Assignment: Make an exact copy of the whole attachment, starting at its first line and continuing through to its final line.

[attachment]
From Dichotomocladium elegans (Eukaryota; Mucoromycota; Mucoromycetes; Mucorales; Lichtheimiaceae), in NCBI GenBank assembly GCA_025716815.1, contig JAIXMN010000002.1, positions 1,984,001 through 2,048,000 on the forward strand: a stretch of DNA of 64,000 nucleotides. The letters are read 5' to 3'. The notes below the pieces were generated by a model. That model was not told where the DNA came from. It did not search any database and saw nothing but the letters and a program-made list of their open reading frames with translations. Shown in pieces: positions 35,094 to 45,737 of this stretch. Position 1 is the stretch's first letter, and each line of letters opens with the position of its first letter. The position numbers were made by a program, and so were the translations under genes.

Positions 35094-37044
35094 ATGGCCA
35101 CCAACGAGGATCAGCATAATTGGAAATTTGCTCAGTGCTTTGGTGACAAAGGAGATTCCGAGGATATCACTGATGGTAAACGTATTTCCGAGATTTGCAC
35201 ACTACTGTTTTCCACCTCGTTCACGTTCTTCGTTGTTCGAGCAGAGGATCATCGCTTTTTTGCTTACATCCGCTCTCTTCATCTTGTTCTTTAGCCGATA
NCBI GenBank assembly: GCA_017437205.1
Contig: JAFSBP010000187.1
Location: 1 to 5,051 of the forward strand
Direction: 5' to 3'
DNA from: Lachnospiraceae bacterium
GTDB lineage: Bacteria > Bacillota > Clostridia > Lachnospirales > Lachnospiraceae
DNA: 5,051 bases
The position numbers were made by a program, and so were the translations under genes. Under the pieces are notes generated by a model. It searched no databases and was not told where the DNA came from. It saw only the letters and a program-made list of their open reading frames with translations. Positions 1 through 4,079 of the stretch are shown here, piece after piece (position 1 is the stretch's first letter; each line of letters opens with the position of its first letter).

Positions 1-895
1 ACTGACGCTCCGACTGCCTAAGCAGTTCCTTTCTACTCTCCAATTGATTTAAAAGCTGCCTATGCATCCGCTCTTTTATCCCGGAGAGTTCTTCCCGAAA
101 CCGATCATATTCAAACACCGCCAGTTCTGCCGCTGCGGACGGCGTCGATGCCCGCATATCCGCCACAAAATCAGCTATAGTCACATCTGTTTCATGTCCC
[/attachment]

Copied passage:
From Dichotomocladium elegans (Eukaryota; Mucoromycota; Mucoromycetes; Mucorales; Lichtheimiaceae), in NCBI GenBank assembly GCA_025716815.1, contig JAIXMN010000002.1, positions 1,984,001 through 2,048,000 on the forward strand: a stretch of DNA of 64,000 nucleotides. The letters are read 5' to 3'. The notes below the pieces were generated by a model. That model was not told where the DNA came from. It did not search any database and saw nothing but the letters and a program-made list of their open reading frames with translations. Shown in pieces: positions 35,094 to 45,737 of this stretch. Position 1 is the stretch's first letter, and each line of letters opens with the position of its first letter. The position numbers were made by a program, and so were the translations under genes.

Positions 35094-37044
35094 ATGGCCA
35101 CCAACGAGGATCAGCATAATTGGAAATTTGCTCAGTGCTTTGGTGACAAAGGAGATTCCGAGGATATCACTGATGGTAAACGTATTTCCGAGATTTGCAC
35201 ACTACTGTTTTCCACCTCGTTCACGTTCTTCGTTGTTCGAGCAGAGGATCATCGCTTTTTTGCTTACATCCGCTCTCTTCATCTTGTTCTTTAGCCGATA
NCBI GenBank assembly: GCA_017437205.1
Contig: JAFSBP010000187.1
Location: 1 to 5,051 of the forward strand
Direction: 5' to 3'
DNA from: Lachnospiraceae bacterium
GTDB lineage: Bacteria > Bacillota > Clostridia > Lachnospirales > Lachnospiraceae
DNA: 5,051 bases
The position numbers were made by a program, and so were the translations under genes. Under the pieces are notes generated by a model. It searched no databases and was not told where the DNA came from. It saw only the letters and a program-made list of their open reading frames with translations. Positions 1 through 4,079 of the stretch are shown here, piece after piece (position 1 is the stretch's first letter; each line of letters opens with the position of its first letter).

Positions 1-895
1 ACTGACGCTCCGACTGCCTAAGCAGTTCCTTTCTACTCTCCAATTGATTTAAAAGCTGCCTATGCATCCGCTCTTTTATCCCGGAGAGTTCTTCCCGAAA
101 CCGATCATATTCAAACACCGCCAGTTCTGCCGCTGCGGACGGCGTCGATGCCCGCATATCCGCCACAAAATCAGCTATAGTCACATCTGTTTCATGTCCC